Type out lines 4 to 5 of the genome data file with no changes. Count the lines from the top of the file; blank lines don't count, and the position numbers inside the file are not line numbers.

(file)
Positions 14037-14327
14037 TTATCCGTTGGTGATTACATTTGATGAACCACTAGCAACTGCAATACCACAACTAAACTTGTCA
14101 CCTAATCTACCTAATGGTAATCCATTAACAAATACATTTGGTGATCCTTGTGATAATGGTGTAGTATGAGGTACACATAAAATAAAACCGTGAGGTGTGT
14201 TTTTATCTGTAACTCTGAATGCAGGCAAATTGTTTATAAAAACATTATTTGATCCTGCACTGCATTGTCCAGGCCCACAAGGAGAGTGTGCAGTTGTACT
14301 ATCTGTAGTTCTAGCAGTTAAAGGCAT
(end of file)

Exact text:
14201 TTTTATCTGTAACTCTGAATGCAGGCAAATTGTTTATAAAAACATTATTTGATCCTGCACTGCATTGTCCAGGCCCACAAGGAGAGTGTGCAGTTGTACT
14301 ATCTGTAGTTCTAGCAGTTAAAGGCAT